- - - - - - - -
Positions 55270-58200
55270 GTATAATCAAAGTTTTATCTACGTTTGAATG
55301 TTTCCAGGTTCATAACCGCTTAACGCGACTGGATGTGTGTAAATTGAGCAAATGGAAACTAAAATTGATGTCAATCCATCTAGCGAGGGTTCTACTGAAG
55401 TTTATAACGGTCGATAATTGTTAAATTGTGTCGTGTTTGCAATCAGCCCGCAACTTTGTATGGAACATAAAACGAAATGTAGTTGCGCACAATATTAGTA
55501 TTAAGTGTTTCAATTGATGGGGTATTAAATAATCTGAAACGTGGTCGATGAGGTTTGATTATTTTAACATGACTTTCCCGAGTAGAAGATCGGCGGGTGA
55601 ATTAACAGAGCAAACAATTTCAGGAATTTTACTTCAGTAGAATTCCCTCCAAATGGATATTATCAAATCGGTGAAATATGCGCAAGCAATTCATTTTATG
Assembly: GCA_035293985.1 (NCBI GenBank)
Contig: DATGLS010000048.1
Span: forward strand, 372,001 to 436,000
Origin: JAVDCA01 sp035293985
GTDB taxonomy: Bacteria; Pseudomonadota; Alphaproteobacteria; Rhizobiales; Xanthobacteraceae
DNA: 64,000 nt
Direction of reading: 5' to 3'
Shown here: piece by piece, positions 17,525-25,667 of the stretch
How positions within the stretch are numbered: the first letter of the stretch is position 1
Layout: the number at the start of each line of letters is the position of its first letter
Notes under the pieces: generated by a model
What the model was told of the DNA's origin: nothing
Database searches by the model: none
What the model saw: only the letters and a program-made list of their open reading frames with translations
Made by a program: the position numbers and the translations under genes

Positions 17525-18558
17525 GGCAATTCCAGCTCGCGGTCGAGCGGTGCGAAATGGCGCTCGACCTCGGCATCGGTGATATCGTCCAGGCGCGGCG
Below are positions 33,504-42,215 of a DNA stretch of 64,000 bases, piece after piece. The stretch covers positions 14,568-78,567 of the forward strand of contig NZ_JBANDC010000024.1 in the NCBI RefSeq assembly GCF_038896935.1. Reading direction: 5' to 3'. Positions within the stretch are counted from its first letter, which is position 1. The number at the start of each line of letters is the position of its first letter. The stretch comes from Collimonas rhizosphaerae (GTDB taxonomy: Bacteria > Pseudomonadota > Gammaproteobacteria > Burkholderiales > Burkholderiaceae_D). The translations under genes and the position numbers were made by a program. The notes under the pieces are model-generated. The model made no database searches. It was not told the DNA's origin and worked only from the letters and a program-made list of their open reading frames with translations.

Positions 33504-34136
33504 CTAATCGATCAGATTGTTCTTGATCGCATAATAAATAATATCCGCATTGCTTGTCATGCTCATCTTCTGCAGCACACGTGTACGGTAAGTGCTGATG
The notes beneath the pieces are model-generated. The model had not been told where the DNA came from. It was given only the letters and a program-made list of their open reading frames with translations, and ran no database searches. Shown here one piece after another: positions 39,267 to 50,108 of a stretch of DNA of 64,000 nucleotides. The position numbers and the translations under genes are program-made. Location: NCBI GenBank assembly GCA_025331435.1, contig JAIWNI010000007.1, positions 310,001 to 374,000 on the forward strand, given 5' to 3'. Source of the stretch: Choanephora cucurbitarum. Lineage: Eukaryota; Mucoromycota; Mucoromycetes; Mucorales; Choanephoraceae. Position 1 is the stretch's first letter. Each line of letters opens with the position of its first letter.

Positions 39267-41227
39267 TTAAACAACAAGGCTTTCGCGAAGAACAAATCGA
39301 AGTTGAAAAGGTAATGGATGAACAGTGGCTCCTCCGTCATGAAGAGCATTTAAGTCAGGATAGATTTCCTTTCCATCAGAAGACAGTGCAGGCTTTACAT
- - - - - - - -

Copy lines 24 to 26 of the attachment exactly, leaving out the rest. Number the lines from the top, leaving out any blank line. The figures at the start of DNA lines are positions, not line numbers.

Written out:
Below are positions 33,504-42,215 of a DNA stretch of 64,000 bases, piece after piece. The stretch covers positions 14,568-78,567 of the forward strand of contig NZ_JBANDC010000024.1 in the NCBI RefSeq assembly GCF_038896935.1. Reading direction: 5' to 3'. Positions within the stretch are counted from its first letter, which is position 1. The number at the start of each line of letters is the position of its first letter. The stretch comes from Collimonas rhizosphaerae (GTDB taxonomy: Bacteria > Pseudomonadota > Gammaproteobacteria > Burkholderiales > Burkholderiaceae_D). The translations under genes and the position numbers were made by a program. The notes under the pieces are model-generated. The model made no database searches. It was not told the DNA's origin and worked only from the letters and a program-made list of their open reading frames with translations.

Positions 33504-34136
33504 CTAATCGATCAGATTGTTCTTGATCGCATAATAAATAATATCCGCATTGCTTGTCATGCTCATCTTCTGCAGCACACGTGTACGGTAAGTGCTGATG